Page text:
Similar to our holding in Ross, the Fourth Circuit, too, has granted qualified immunity to an arresting officer in circumstances not unlike those Officer Furr faced. See Grayson v. Peed, 195 F .3d 692 (4th Cir.1999). In Peed, an officer arrived at a scene involving a detainee “acting crazy.” Id. at 694. After searching the detainee, the officer discovered a canister containing marijuana and a canister containing a substance believed to be PCP. Id. The officer placed the detainee under arrest and transported him to a detention facility. Id. While sitting in a cell at the detention facility, the detainee became unconscious and eventually died. Id. at 694–95. In a subsequent § 1983 action against the arresting officer, the mother of the decedent claimed that the officer's decision to transport the detainee to the detention facility instead of a hospital constituted deliberate indifference. Id. at 695. The Fourth Circuit disagreed, concluding that no objective evidence informed the officer that the detainee had a serious medical need. Id. As the court explained, “at the time of their encounter, [the detainee] exhibited to [the arresting officer] no visible external injuries. He did not have trouble breathing. He was not bleeding, was not vomiting or choking, and was not having a seizure. Furthermore, [the detainee] was conscious, at least somewhat responsive, and able to answer questions.” Id.
We see very little difference in the encounter between Officer Furr and Johnny, and the encounters illustrated in Ross and Peed. Here, Johnny presented no external injuries and nothing indicates his breathing was abnormal. Johnny was conscious during the initial encounter, answered Officer Furr's questions, and followed instructions. Although Johnny exhibited signs of intoxication by falling asleep in the patrol car and slightly slurring his words, Officer Furr easily awakened him and “[h]is symptoms hardly distinguish him from the multitude of drug and alcohol abusers the police deal with everyday.” Peed, 195 F.3d at 696. Our precedent does not permit the presumption of actual knowledge based upon such minor symptoms of intoxication. See, e.g., Ross, 454 F.3d at 809 (finding no subjective knowledge where officer knew detainee was likely under influence of methamphetamine but was unsure if detainee was hallucinating); cf., e.g., McRaven, 577 F.3d at 981 (denying qualified immunity where “officers knew the cocktail of drugs taken by [detainee], and the drug intoxication evaluation showed a severely intoxicated detainee”). And, as Ross and Peed make clear, an officer does not lose the protections of qualified immunity merely because he does not react to all symptoms that accompany intoxication. Therefore, in light of Johnny's relatively innocuous behavior, we do not make much of the fact that Officer Furr discovered an empty Xanax pill bottle coupled with Johnny's indication that he had taken “a little” of his medication. See Ross, 454 F.3d at 810 (finding no deliberate indifference where detainee's behavior “did not suggest a high degree of intoxication”); Peed, 195 F.3d at 696 (finding no deliberate indifference where detainee “was found in possession of drugs while acting irrationally and slurring his speech”).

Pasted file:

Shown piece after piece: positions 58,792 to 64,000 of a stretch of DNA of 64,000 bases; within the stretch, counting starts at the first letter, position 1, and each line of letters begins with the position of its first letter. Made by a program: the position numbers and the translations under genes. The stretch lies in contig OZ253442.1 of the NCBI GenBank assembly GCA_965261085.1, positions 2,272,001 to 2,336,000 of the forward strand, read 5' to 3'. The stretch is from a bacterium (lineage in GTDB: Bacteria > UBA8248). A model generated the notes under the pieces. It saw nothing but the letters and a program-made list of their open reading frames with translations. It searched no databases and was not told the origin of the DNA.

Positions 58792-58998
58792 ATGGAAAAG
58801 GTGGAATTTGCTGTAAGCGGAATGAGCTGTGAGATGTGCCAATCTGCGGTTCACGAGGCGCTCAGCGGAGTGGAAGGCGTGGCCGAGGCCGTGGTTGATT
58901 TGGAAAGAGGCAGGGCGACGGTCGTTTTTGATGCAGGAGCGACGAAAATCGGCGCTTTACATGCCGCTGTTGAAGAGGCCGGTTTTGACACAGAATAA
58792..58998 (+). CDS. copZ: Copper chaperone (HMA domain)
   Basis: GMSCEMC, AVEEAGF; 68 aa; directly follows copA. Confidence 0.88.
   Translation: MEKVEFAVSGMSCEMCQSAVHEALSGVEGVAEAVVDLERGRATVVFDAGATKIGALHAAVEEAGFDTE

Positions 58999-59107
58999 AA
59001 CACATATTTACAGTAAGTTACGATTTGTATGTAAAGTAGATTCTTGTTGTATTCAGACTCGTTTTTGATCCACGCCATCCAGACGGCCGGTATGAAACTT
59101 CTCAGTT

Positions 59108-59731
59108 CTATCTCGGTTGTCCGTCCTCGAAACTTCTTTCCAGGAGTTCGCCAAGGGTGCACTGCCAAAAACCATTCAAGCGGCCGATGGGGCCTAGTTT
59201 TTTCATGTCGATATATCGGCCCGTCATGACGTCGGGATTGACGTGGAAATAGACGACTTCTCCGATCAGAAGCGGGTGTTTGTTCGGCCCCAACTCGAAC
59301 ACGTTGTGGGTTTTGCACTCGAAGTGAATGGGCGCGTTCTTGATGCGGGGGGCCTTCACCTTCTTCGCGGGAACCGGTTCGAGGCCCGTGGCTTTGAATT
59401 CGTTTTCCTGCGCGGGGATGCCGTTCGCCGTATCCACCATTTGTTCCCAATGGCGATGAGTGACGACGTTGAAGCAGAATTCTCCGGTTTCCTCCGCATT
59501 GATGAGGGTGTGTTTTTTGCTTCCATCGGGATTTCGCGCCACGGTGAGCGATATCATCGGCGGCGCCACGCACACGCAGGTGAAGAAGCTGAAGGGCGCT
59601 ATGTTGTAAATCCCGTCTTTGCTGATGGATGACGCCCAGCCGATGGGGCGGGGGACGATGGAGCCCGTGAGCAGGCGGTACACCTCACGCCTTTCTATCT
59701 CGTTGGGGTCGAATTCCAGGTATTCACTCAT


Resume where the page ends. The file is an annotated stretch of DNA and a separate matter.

Accordingly, within the confines of the circumstances Officer Furr encountered, we conclude he did not have subjective knowledge that Johnny required medical attention. It follows from this conclusion that Officer Furr was not deliberately indifferent to Johnny's medical needs and is, therefore, entitled to qualified immunity.1
B. Officer King
The district court determined that Officer King was not entitled to qualified immunity because the evidence revealed Officer King recognized that Johnny was intoxicated on prescription medication but failed to respond to Johnny's medical needs. Officer King asserts that the subjective component of deliberate indifference is not satisfied because Officer King did not know of Johnny's serious medical need. Like Officer Furr, Officer King believes Ross supports a grant of qualified immunity in his case. We disagree.
Although we have concluded that Ross entitles Officer Furr to qualified immunity, Ross does not compel the same conclusion for Officer King. Indeed, in Ross, the booking officer dealt with a detainee who was a “calm, non-combative person sitting on a bench answering questions.” 454 F.3d at 810. This description lies in stark contrast to Johnny, who passed out in the booking area, nearly fell out of his seat, was unable to sign his name, and, according to plaintiff's version of the facts, “couldn't even answer questions that Officer King was asking him.” In sum, Johnny presented a noticeably more intoxicated condition during his encounter with Officer King than the detainee in Ross. Therefore, distinguishing Ross, we turn to the specific circumstances Officer King confronted.